children playing

Buyers for ABC scared off [AU]

Printer-friendly versionSend by emailPDF version
Bita, Natasha
Publication Date: 
27 Feb 2009

See text below.


Taxpayers are unlikely to claw back the $56 million spent propping up failed ABC Learning Centres, as high rents and plunging enrolments scare off potential buyers. The receiver of the 241 "unviable" childcare centres now on the market, PPB partner Stephen Parbery, yesterday revealed 180 parties had lodged binding bids to buy them.

But he doubted the sales would yield enough to repay the federal Government all the funds spent to keep centres running until the end of March. "I don't think it's envisaged there will be a sale price to that extent coming out of the process," he told The Australian.

"But I think it's a good sign that we've had 180 different parties coming along this road. It's in line with our expectations." Mr Parbery said each of the 241 centres had attracted a bid, but refused to give any financial details of the offers. High rents on properties -- some as high as $700,000 a year -- have scared away more than half the 470 parties that lodged expressions of interest in buying centres last month. The leading contender -- non-profit consortium Childcare 21, which has the backing of a Bendigo and Adelaide Bank subsidiary -- yesterday revealed its offer to buy all 241 centres was conditional on rental reductions or ongoing taxpayer support.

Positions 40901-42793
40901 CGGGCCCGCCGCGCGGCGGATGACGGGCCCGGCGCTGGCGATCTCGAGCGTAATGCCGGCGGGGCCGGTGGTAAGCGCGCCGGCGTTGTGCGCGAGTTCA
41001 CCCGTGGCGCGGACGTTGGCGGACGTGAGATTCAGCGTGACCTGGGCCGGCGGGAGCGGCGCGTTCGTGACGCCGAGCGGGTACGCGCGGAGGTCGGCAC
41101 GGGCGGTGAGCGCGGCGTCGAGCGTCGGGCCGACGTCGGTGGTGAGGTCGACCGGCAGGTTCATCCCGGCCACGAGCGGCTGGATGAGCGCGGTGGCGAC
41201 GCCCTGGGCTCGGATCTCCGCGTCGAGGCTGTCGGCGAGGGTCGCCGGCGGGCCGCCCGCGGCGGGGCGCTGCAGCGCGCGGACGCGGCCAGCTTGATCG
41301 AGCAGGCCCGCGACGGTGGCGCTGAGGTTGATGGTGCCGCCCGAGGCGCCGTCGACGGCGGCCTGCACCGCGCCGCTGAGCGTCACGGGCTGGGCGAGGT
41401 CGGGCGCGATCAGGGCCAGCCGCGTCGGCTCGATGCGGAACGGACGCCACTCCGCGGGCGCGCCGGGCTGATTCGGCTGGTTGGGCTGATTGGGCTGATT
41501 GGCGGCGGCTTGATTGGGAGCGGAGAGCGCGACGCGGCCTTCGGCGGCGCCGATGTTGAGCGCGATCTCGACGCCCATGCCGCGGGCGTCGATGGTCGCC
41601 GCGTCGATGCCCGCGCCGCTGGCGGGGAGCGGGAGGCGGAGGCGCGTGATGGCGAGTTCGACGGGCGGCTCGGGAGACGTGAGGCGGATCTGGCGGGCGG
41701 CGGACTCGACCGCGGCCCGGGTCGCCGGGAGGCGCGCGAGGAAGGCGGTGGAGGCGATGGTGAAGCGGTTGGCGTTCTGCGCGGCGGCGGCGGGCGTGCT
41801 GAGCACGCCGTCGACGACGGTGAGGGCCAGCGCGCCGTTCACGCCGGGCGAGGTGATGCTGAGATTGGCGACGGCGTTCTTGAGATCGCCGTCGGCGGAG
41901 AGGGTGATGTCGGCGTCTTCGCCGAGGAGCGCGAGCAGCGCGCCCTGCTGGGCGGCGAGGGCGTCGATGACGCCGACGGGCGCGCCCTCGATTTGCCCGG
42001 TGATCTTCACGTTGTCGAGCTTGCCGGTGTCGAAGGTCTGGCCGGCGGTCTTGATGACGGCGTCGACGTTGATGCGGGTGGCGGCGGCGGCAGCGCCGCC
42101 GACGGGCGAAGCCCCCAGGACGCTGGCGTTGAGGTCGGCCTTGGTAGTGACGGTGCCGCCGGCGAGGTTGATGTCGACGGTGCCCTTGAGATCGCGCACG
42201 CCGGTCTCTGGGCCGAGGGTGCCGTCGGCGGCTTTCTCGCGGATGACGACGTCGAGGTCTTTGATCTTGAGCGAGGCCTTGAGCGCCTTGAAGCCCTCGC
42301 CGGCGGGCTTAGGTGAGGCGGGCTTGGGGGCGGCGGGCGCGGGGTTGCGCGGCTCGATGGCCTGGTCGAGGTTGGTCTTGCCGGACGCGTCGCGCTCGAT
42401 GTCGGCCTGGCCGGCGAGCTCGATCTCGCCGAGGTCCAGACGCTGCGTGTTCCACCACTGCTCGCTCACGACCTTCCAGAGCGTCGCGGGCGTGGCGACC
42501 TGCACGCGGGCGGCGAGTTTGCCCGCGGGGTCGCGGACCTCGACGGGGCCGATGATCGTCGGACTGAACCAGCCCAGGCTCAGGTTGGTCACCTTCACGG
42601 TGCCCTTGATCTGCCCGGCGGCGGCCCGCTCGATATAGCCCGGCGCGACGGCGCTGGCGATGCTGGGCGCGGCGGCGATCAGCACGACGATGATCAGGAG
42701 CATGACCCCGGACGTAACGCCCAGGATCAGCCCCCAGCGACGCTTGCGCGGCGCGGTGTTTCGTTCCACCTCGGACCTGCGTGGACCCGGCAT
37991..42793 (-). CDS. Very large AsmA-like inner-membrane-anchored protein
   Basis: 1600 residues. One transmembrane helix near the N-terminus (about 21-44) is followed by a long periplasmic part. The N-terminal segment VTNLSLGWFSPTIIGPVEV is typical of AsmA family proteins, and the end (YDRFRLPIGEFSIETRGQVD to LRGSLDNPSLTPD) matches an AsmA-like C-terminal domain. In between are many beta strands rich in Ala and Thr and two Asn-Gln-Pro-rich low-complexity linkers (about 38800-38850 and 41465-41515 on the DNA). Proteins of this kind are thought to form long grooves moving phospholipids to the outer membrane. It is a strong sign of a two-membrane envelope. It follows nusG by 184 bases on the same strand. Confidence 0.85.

Childcare 21 spokeswoman Bernadette Dunn said a confidentiality agreement with the receiver banned her from releasing any details of her bid. "We do believe that there needs to be a transition period, and that with some negotiations with the Government and the landlords we could create an economically sustainable business," she said.

"There are discussions that need to be had." Ms Dunn said families had been pulling children out of the centres since the receiver declared them unviable in December. She said the Childcare 21 bid was the best way to keep all centres open. "If there's going to be cherry-picking, someone's going to be left out in the cold." ... Private operator Ramsay Bourne, which also had expressed interest in buying all 241 centres, had bid for only a third of them.

Chief executive Stephen Ramsay said some rents were three times higher than market rates, even in regional areas. Another potential buyer, Bambinos Childcare owner Martin Downs, whittled his offer back from 10 to four centres. Mr Downs said enrolments in some centres had fallen 20 per cent in two months, as parents found more stable childcare.


Centres will have to close unless they are sold by March 31, when federal funding runs dry. ABC Learning owns one in five Australian childcare centres, and collapsed into receivership last November. A further 720 profitable centres will be put on the market later in the year.

- reprinted from The Australian